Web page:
To the inaugural BASE Run presented by the National Baseball Hall of Fame in Cooperstown.
The Being A Superior Example program, which kicked off Saturday with a 10k road race and 5k "fun run," aims to raise awareness about performance-enhancing substances.
For too long, professional baseball turned a blind eye to players using performance-enhancing drugs such as steroids and human growth hormones to try to gain a competitive edge. But that tide seems to be turning, and the Hall's new program is part of that shift.
The Baseball Writers' Association of America, which votes to select players for membership in the Hall, has sent a clear message by denying membership to players such as Mark McGwire who would likely be Hall of Famers were it not for their associations with performance-enhancing drugs.
So it is fitting that the Hall is making a strong statement _ particularly to young people _ about the dangers of these substances, and the myriad reasons they should be avoided. We commend the Hall for taking this stance.
To all who donate, volunteer and work to keep local food banks and feeding programs afloat.
As food banks struggle to serve more and more people in our area, the efforts of these individuals becomes all the more important. St. James' Episcopal Church food pantry Director Joyce Mason recently told The Daily Star that her program was "suffering," with donations falling and demand rising.
This is not an uncommon trend for the summer months. Children who receive free or reduced meals while in school do not always have access to feeding programs during the summer, placing an extra burden on families. Food drives, common during the holiday season, are scarce in warmer months. And as people are busy with vacations and other summertime pursuits, helping the hungry may be far from their minds.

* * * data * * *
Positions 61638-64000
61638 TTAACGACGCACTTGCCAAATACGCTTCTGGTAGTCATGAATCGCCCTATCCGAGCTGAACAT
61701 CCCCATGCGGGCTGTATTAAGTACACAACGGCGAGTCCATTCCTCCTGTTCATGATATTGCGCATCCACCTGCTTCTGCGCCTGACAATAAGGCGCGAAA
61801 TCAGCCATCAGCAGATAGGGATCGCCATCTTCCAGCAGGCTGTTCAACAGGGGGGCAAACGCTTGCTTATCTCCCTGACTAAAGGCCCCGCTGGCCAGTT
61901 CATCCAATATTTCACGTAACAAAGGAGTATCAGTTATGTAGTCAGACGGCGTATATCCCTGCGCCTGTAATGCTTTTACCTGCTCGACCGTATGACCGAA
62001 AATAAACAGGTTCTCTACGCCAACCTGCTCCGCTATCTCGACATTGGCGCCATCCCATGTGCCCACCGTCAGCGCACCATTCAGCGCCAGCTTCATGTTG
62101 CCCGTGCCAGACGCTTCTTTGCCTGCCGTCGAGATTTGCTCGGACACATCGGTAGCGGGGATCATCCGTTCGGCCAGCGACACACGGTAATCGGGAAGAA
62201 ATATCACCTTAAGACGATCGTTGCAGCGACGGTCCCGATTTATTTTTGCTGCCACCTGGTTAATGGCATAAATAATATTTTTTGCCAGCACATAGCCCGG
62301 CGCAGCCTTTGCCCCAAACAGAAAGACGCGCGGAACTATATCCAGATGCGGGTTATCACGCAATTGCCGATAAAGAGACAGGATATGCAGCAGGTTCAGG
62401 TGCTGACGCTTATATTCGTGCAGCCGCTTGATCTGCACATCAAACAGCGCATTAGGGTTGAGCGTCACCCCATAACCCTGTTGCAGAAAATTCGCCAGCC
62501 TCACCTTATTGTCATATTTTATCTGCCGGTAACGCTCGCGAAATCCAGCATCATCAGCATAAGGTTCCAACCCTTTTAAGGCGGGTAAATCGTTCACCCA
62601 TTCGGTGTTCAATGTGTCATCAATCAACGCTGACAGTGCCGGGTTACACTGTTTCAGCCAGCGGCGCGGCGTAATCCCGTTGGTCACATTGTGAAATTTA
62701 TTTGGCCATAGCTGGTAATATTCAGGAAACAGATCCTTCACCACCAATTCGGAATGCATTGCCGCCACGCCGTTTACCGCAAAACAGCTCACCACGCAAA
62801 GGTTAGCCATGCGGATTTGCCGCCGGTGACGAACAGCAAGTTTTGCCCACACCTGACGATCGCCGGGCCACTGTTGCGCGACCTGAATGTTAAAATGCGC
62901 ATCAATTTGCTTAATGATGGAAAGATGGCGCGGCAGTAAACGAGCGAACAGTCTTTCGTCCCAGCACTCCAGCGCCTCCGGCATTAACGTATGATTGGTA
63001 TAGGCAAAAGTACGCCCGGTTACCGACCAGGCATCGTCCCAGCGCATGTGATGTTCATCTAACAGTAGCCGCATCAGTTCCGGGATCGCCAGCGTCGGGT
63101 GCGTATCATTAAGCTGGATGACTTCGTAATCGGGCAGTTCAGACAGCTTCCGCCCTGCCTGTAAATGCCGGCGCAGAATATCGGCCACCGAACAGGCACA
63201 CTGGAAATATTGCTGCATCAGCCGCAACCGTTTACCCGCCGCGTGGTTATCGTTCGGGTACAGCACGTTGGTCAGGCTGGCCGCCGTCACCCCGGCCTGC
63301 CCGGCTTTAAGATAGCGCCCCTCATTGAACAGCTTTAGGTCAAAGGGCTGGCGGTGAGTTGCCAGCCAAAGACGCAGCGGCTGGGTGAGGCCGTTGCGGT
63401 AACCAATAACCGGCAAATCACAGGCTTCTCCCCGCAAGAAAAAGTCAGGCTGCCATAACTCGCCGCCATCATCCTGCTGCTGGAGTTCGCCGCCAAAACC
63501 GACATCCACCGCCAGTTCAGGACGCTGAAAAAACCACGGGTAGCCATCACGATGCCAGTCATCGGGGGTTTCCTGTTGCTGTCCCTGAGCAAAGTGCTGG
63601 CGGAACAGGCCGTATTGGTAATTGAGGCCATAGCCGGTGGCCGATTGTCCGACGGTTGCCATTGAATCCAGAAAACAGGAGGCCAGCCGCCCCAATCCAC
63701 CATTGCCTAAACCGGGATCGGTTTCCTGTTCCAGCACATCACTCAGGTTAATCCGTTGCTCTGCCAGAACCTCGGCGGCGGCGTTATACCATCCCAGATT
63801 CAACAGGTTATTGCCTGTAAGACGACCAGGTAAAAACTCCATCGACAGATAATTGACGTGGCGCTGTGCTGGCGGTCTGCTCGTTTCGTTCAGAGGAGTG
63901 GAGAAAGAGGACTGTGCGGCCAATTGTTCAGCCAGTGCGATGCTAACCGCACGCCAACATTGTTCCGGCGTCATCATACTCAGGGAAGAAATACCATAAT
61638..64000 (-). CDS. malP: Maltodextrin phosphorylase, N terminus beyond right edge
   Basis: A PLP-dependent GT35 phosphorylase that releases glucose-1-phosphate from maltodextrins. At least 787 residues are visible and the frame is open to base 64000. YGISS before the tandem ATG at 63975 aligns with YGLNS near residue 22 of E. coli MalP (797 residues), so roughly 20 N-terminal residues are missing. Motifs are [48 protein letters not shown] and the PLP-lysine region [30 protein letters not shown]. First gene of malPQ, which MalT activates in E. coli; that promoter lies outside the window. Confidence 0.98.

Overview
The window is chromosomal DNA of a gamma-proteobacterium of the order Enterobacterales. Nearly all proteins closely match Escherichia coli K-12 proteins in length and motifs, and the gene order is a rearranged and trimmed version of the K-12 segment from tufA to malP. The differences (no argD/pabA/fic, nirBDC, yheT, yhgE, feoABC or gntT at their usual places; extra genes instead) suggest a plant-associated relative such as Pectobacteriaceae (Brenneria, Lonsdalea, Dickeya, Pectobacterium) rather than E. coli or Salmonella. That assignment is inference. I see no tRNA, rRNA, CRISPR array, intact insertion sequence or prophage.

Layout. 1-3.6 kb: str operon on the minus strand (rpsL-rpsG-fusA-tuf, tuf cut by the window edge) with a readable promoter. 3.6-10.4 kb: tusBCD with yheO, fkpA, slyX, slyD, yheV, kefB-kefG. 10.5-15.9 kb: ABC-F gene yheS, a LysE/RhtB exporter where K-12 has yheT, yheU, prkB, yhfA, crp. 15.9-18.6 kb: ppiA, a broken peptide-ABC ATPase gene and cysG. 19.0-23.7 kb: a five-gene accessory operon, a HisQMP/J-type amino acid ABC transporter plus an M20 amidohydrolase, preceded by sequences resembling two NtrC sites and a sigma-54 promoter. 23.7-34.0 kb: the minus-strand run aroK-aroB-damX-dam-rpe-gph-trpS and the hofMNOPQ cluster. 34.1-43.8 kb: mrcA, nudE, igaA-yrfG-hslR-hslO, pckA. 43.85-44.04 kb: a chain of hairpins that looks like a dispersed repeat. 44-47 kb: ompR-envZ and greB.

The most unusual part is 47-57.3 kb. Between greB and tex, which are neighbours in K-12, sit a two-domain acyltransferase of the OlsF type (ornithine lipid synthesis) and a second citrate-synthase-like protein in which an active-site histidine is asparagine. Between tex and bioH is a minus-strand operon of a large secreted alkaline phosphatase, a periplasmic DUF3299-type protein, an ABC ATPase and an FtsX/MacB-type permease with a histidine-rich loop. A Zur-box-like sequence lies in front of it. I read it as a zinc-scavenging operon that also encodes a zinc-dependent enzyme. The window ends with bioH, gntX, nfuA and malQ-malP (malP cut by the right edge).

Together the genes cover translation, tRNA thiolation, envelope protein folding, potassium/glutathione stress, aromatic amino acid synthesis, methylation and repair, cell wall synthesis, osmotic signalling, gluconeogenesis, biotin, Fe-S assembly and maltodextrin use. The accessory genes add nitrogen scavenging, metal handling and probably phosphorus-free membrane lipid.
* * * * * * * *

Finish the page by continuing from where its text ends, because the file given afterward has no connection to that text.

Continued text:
Not so for those who work with and support these programs. They don't have the luxury of ignoring the need in our communities, because they see it just about every day.
We encourage all who are able to support local feeding programs, whether with a donation of food or money, or by volunteering to help out. We know it will be appreciated.
To the folks who work behind the scenes at our local fairs.
With the Delaware County Fair in full swing, we are nearing the end of the local fair season, with thousands having already gorged on cotton candy and hot dogs, whirled themselves silly on the midway, cheered until they were hoarse at the harness races and demolition derbies, and admired the blue-ribbon winning exhibits.
None of this would be possible without the tireless work of the fair board members and volunteers who put together these spectaculars each year.
And a special cheer to outgoing Delaware County Fair president Gary Tweedie, and his successor, Danny Hodges. We wish them both well.